There are many different kinds of Daoism and many different kinds of Buddhism. All with different views on important issues. Generally speaking Chinese Daoism and Indian Buddhism are different in their worldview, aims, and methods. However, Chinese Buddhism is massively influenced by Taoism and vice versa, over the entire history of Buddhism in China, so they can sometimes seem related.
The most salient different might be with respect to nature. Daoists aim to be in harmony with nature, through balancing out opposites, and through this to attain physical immortality. Indian Buddhists saw nature as the problem and escaping from rebirth in the world as the answer to this problem. On the other Buddhist these days are quite interested in environmental issues as an extension of Green politics and notions of compassion and are thus also quite interested in nature these days.
Daoists believe in a soul that survives death; Indian Buddhists believed that nothing like a soul can exist. Though arguably Buddhists capitulated to a soul when they invented "Buddha nature".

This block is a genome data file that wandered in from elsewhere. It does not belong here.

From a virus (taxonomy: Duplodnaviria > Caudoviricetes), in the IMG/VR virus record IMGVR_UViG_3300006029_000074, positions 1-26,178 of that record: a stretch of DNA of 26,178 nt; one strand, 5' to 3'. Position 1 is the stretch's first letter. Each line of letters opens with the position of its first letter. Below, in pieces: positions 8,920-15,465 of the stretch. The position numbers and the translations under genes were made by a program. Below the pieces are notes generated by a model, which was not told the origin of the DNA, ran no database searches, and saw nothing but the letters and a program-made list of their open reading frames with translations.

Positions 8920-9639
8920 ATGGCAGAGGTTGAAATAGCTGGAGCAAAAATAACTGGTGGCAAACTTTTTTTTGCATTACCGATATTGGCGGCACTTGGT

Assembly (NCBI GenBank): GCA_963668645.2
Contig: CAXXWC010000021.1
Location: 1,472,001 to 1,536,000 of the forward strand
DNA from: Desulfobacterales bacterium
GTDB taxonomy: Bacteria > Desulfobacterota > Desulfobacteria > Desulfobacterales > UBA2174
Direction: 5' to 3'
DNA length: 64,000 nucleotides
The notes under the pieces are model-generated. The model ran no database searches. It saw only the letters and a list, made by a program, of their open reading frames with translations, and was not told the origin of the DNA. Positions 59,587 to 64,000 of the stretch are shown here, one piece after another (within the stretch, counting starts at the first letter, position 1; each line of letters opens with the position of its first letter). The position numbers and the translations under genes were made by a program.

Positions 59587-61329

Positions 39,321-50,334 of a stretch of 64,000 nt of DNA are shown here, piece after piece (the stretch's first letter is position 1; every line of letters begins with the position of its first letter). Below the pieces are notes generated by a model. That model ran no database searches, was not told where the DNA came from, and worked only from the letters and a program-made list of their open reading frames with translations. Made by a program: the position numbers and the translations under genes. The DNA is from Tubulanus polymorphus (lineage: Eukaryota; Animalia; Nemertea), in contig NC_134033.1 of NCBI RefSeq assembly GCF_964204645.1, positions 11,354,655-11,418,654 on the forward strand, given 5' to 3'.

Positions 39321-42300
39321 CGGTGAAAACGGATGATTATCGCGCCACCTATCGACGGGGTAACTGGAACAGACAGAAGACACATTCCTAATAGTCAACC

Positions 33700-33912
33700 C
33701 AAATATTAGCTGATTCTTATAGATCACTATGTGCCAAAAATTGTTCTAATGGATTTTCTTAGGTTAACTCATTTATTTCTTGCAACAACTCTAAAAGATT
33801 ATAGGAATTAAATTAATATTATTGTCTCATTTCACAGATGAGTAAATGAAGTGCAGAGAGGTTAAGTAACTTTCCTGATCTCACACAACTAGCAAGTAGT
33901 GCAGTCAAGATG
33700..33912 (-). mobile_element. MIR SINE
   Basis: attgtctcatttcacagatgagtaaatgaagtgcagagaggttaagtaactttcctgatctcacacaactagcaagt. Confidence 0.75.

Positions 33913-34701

The methods of Daoism aim to bring about balance of the elements. The methods of Buddhism aim to help us see that our views about the elements are wrong and through seeing them correctly we can be free from being composed of them.
And so on.
However the massive influence of Daoism on Chinese Buddhism means that an understanding of Daoism is very relevant for understanding East Asian forms of Buddhism. The influence began at least with the earliest translations of Buddhist texts into Chinese. For example the character 道 was used to translate dharma and marga (way); and the character 神 is a term from Daoism that generally means “spirit”, “soul”, (sometimes translated as ‘divinity’). It is also used to translate Sanskrit ṛddhi “supernatural power”, anubhava “power, majesty”, or deva.
Later Daoism was profoundly influential on Zen Buddhism, and Zen has been one of the most influential forms of Buddhism in America (less so in Europe). According to one source Daoim introduced "elements like the concept of naturalness, distrust of scripture and text, and emphasis on embracing 'this life' and living in the 'every-moment'." Dumoulin, Heisig, & Knitter. Zen Buddhism: A History (2005).
Re spelling: "Daoism" uses the modern Pinyin system of transliteration for the Chinese character 道 i.e. dào; whereas the older and largely deprecated Wade-Giles system transcribes it tao. Apparently there is much discussion over which is "correct". I prefer Pinyin, but one can argue that Taoism is an existing Anglicisation that ought not to be affected by fashions in transcription.
The question has some crossover with others questions: